This post shows how easy you can build a fuzzer for the MQTT protocol by using the Polymorph framework.
I will start by assuming that the reader knows the MQTT protocol. For those who do not know it, you can find more information here.
The first thing we will do is prepare the environment where we will perform the fuzzing, in this case, it will be very simple, a Kali Linux machine in which we will install the following dependencies:
apt-get install build-essential python-dev libnetfilter-queue-dev tshark tcpdump python3-pip wireshark
pip3 install polymorph
apt-get install mosquitto mosquitto-clients
sudo apt-get install gcc make git wget
git clone https://github.com/aoh/radamsa.git && cd radamsa && make && sudo make install
With all this installed, we are ready to start!
Before starting the construction of the fuzzer, we are going to test our mosquitto installation in localhost. To do this, we are going to open two terminals and execute a client that is going to publish to a certain topic and another in which we will run the mosquito broker. In the following image you can see the commands and the result.
Well, now that we have tested the communication between both clients, we are going to open Polymorph and begin with the capture and modification of MQTT packets in real time.
In our particular case, we are going to fuzz the topic field of the MQTTPublish packets, notice that the modification of any other field would be done in exactly the same way. Also, for simplicity, we are going to modify MQTT packets that implement the IPv4 protocol. Sometimes you will see that Polymorph captures the MQTT protocol over IPv6, to temporarily disable IPv6 you can use the following command over the loopback interface:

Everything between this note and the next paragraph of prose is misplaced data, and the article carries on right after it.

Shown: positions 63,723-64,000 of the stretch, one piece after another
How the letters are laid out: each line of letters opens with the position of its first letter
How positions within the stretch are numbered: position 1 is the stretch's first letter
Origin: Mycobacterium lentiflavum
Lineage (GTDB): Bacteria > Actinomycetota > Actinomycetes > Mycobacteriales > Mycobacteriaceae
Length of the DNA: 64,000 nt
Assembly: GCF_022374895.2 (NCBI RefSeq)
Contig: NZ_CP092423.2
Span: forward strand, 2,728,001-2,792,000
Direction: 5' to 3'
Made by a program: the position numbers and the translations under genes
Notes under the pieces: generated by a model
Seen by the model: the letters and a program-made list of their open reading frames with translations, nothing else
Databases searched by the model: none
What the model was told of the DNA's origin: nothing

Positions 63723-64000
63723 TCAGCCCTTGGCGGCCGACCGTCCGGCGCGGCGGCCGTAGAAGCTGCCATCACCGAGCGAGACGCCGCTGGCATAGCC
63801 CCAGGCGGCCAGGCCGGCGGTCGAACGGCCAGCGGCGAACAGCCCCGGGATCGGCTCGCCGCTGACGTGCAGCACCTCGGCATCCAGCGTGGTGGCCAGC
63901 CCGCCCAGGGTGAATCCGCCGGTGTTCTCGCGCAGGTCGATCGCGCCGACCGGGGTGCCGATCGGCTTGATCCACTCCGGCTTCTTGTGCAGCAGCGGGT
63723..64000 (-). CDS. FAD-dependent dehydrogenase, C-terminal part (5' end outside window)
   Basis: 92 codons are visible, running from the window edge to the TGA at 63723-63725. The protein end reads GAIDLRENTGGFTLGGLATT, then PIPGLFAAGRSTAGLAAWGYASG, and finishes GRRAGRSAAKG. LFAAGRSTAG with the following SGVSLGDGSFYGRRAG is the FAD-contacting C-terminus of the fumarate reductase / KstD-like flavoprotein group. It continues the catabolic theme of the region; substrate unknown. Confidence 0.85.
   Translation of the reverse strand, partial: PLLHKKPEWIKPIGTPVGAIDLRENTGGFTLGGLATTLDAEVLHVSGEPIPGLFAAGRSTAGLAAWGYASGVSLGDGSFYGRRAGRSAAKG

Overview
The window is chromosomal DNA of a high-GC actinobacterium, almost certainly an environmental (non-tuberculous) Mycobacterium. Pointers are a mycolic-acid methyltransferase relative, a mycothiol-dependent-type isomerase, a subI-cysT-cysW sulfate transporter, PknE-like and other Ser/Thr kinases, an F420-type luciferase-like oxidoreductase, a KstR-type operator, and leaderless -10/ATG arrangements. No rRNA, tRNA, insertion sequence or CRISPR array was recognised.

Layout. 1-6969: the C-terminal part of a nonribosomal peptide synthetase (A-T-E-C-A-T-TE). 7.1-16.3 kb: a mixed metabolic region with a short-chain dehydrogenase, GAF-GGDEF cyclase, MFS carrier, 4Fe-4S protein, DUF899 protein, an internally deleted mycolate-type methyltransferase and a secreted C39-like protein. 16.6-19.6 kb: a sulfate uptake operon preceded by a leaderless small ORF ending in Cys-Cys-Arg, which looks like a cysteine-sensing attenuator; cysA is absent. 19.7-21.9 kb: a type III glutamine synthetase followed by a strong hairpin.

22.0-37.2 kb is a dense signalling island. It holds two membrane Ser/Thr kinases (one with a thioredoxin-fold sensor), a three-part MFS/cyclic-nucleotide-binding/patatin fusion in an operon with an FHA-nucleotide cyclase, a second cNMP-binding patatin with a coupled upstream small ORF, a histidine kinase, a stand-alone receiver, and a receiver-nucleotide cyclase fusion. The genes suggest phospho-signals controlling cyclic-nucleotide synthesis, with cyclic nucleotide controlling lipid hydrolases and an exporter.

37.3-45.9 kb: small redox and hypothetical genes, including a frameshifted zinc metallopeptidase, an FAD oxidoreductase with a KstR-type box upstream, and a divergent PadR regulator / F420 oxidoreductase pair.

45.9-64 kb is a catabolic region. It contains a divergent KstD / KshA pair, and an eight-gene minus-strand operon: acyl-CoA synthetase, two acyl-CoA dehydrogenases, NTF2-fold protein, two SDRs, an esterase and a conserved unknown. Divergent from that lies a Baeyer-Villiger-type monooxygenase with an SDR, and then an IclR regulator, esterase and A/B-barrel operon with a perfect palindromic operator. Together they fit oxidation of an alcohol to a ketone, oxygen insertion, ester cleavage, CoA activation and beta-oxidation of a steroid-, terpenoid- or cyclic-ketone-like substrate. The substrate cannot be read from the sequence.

sudo sh -c 'echo 1 > /proc/sys/net/ipv6/conf/loopback/disable_ipv6'
Having said that, we are going to access the Polymorph main interface, to do that, we only have to introduce the polymorph command from a Linux terminal.
Once here, let's start with the construction of the fuzzer. As in this case we will not need to intercept the communication between two machines because the client and the broker will be in localhost, we do not need to use any spoofing technique. We can simply use the
capture command to start the packet sniffing process.
Our goal at this point is to capture one of the packets that we want to modify, so that the framework converts it into a template and we can work on it. Therefore, while the tool is sniffing packets, we place ourselves in our MQTT client and send an MQTTPublish message to the broker.
Once this is done, we use
Ctr-C to finish the sniffing process in Polymorph and use the
show command to show the captured packets on the screen.
As you can see, most of the packets include a last Raw layer, which means that, at first glance, they have not been interpreted/dissected correctly by the primary dissectors. With the
dissect command, we use more advanced dissectors that give us a representation of the part of the packets that have not been represented.
Now that we have a more concrete representation of all the bytes of the packets that we have captured, what we must do is choose the template that corresponds to the packet that we want to modify. We can use the
wireshark command to open this application and perform a more detailed filtering. Once the template is selected, we access it using the